The Mystics

It was late 1956, in Pop’s Candy Store on 16th Avenue and 77th Street — just across from New Utrecht High School. The Overons were singing on the corner every night, and polishing their sound. Jim Gribble heard them at an audition and liked their sound. He felt he would have no trouble getting this group signed to a recording contract, but the name “Overons” had to go. To find a new tag, all five members wrote one new name they liked on a slip of paper, and all the papers were put into a hat. Allie Contrera remembers finding “Mystics” by going through a dictionary. When his piece of paper was drawn out of the hat, the Overons became the Mystics.

In late 1958, Gribble secured a recording contract with Laurie Records for the Mystics using the demo tunes the group had cut. Upon finding out that they were going to record for Laurie, the group was ecstatic as this label was the home of Dion and the Belmonts. Word spread quickly in Bensonhurst about the Mystics’ good fortune. The Mystics soon recorded two songs for Laurie, “Adam and Eve” and the old Weavers’ tune “Winoweh”.

These first efforts were arranged and produced by Elliot Greenberg but Laurie was not happy with the results and commissioned Doc Pomus and Mort Shuman to write an original tune for this group. Mort Shuman was friends with the Mystics, as he knew them from Bensonhurst where he also lived. Soon the Pomus and Shuman team came up with “Teenager In Love” for the group, but the Mystics were quickly disappointed. Laurie decided to give the material to the already successful Dion and the Belmonts. Laurie execs felt that a song more in the style of the Elegants’ “Little Star” would be better suited for the Mystics and told Pomus and Shuman to come up with something else. The next day, Pomus and Shuman came back with “Hushabye”.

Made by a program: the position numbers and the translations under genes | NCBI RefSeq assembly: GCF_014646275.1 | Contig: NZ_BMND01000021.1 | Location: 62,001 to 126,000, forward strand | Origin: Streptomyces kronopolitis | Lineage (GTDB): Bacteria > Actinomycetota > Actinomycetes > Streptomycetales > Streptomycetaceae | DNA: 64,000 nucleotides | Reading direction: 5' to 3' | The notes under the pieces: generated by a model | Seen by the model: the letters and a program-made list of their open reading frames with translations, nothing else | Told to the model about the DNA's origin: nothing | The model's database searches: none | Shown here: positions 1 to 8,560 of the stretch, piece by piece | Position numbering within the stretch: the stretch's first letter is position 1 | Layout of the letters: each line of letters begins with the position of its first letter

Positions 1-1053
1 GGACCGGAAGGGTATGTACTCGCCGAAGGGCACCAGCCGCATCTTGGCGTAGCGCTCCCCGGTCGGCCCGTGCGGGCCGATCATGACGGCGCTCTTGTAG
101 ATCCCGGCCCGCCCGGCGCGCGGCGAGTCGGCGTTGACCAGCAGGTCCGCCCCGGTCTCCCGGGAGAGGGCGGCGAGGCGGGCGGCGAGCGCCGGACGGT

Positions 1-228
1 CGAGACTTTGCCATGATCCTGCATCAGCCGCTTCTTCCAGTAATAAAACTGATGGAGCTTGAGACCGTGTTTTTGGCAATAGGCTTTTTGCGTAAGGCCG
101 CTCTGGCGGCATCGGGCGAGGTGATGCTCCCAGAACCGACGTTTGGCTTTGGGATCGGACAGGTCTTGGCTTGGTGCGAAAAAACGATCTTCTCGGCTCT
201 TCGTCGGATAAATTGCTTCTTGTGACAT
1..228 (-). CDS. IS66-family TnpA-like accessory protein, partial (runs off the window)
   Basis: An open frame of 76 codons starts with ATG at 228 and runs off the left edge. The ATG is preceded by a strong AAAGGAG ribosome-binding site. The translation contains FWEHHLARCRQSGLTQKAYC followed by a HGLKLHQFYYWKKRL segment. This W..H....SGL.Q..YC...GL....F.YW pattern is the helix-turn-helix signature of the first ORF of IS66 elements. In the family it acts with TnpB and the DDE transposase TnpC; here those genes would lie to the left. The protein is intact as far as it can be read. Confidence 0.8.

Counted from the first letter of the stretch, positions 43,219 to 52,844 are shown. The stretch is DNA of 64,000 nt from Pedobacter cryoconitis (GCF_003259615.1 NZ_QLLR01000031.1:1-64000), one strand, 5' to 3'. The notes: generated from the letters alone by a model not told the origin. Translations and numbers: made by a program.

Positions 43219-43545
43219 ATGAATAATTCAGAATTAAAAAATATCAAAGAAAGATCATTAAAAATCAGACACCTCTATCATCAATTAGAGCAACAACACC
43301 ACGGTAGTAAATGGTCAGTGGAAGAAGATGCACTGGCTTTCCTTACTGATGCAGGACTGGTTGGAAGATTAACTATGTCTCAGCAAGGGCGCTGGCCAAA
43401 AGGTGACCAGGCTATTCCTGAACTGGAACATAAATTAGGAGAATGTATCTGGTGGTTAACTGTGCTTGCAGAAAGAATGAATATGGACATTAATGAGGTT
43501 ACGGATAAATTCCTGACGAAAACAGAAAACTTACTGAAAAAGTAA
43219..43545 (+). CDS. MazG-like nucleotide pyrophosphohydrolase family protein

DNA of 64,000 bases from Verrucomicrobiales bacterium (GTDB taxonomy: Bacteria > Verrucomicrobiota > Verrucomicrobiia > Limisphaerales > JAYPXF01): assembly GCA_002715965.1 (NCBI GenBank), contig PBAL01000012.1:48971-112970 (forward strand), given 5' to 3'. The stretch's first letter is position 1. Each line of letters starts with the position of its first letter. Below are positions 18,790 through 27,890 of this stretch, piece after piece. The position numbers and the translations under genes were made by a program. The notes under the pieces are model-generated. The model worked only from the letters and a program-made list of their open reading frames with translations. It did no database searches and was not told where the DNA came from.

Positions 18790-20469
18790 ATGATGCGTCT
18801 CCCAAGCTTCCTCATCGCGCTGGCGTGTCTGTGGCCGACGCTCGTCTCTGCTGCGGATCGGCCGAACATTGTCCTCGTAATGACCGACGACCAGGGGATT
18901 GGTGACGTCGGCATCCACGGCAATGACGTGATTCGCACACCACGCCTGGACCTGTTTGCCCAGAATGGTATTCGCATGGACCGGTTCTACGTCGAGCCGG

In May of 1959. Laurie released “Hushabye” b/w “Adam and Eve” and within a few weeks the record was a smash. Peter Tripp on WMGM radio was the first to play it. Soon Alan Freed started featuring “Hushabye” as the closing tune on his televised Saturday night Big Beat Show. In fact, one night Freed played “Hushabye” four times in a row!

In late summer of 1959, Laurie released the Mystics second single with“Don’t Take The Stars” doing very well locally and in the tri-state area. They went on to record a long string of singles for Laurie Records. In the early eighties, the reformed Mystics recorded an album for Ambient Sound.

Today, the Mystics continue to perform throughout the Northeast, led by original lead singer Phil Cracolici. Their repertoire still includes many of the songs they recorded for Laurie Records, as well as a variety of early rock and roll hits that influenced them when they were teenagers in Bensonhurst. Audiences fondly remember “Hushabye”, which they never fail to sing along with.

The Mystics are happy to be a part of the Brooklyn Reunion show, and continue to enjoy singing with many of the same friends that once shared the same Brooklyn streetcorners.


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